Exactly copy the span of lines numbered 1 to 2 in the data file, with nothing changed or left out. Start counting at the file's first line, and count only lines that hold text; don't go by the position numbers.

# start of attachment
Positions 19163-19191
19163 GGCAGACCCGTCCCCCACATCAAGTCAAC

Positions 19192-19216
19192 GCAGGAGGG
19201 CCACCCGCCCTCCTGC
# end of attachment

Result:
Positions 19163-19191
19163 GGCAGACCCGTCCCCCACATCAAGTCAAC